First of all, run now, while you still have a chance. Just kidding. But seriously, writing is not for the thin-skinned. And it isn’t nearly as glamorous as it might seem. In fact, most days you’ll be glued to your computer, still in PJ’s at two in the afternoon, ball cap by your side in case one of your normal, presentable neighbors happen by. Although truth be told, you probably won’t answer the door anyway. Or the phone. Until the tips of your fingers throb from pounding your keyboard and your eyes cross from hours upon hours of edits.

Then you’ll stand up to force blood into your numbed legs and glance out the window as you try to reconnect with reality. You’d love to have someone to chat with, only all your neighbors are at work. You call a friend and leave a message. You hop on facebook and make a few random posts. You pace the room and have a few conversations with yourself. But then you glance at the clock. It’s just after one, which means you’ve got about two hours before the kids return from school and your nice silent haven turns into an unproductive madhouse. So, you toss all thoughts of socialization aside and bunker down. But hey, you’ve always got Alice, the heroine in your latest novel. She’s your friend, right?

Actually, I totally love what I do. I can’t envision myself doing anything else. (And believe me, I’ve tried. When I’ve noticed a fatal plot error requiring a total re-write or my computer crashes halfway through a 90,000 word document.) But I’m still here, plugging away, day after day, word after word. Only now, I’ve learned to do things differently.

1) I find ways to stay connected.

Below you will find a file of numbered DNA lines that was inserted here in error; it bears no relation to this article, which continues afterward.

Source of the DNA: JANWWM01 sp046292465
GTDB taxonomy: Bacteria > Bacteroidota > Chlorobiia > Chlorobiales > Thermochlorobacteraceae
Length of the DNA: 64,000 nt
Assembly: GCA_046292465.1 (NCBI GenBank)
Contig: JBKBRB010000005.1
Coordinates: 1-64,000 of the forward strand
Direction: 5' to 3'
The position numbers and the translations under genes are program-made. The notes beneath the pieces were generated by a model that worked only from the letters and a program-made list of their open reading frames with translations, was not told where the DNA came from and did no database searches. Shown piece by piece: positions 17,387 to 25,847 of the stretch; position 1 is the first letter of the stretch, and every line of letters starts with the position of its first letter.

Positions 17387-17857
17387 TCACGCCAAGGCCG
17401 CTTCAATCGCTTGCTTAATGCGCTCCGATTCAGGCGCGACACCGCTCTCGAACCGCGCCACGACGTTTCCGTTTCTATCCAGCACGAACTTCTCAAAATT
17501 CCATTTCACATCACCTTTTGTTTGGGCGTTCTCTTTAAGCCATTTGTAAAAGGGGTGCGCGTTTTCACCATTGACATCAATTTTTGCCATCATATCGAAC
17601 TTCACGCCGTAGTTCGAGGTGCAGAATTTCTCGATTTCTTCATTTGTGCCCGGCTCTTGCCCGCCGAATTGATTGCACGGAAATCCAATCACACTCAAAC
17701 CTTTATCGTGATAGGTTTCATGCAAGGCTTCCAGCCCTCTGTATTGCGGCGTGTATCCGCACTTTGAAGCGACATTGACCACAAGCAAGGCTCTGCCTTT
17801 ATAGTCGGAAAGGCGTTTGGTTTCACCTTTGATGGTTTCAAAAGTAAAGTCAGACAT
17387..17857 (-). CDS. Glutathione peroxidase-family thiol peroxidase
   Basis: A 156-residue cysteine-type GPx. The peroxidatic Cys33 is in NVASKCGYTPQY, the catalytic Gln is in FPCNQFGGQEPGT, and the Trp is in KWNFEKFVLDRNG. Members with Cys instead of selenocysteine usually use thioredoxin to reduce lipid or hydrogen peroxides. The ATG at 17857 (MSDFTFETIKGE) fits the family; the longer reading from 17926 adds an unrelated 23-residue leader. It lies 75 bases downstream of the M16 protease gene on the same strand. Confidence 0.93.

When I first started writing, I did it alone. It wasn’t long before I fell into a pattern of discouragement. We all experience that once in awhile, when our negative self-talk runs amuck and those fears, insecurities and frustrations bite away at our resolve. Now I’m a part of three writer’s groups and I cherish the support they offer. I’ve also taken the time to nurture deeper relationships with a few ladies I’ve met along the way. Yeah, they’re largely internet and phone relationships, but they work. My greatest resource has been the American Christian Fiction Writers network. They have an amazing online loop, numerous mature Christian authors who love pouring into the lives of newbies, and a phenomenal critique group.

2) I choose my close friends wisely.

The other day I listened to a writer friend talk about how someone had totally slammed on both her and her work. Not in your normal, “I think this would be stronger if…” This was all-out brutality. As she talked, I was reminded of the story of Joseph and how his brothers and father responded when he shared his God-given dream with them. They scoffed. They were so focused on who Joseph was–a runt–they overlooked the power standing behind him.

Writing is tough. You’re going to face rejection. A lot. You’re going to have to make tough decisions and you’re going to have to overcome a lot of inner demons that threaten to keep you stagnant. You certainly don’t need naysayers dragging you down. To the contrary. You need strong Christian friends who will encourage you to keep on keeping on, with your eyes focused on the goal with unwavering determination.

2) I learned to abide. (John 15:1-4)

If you want to write more than mindless drivel, you’re gonna need to learn to rest. To trust. To listen. To fight the urge to do things in your own strength and wisdom as you continually lay yourself on the alter. This is a toughy, especially when you’ve got deadlines coming your way or writer’s block dragging you down. Our first tendency is to try harder and in doing so, we fail to connect with our true source of wisdom and power.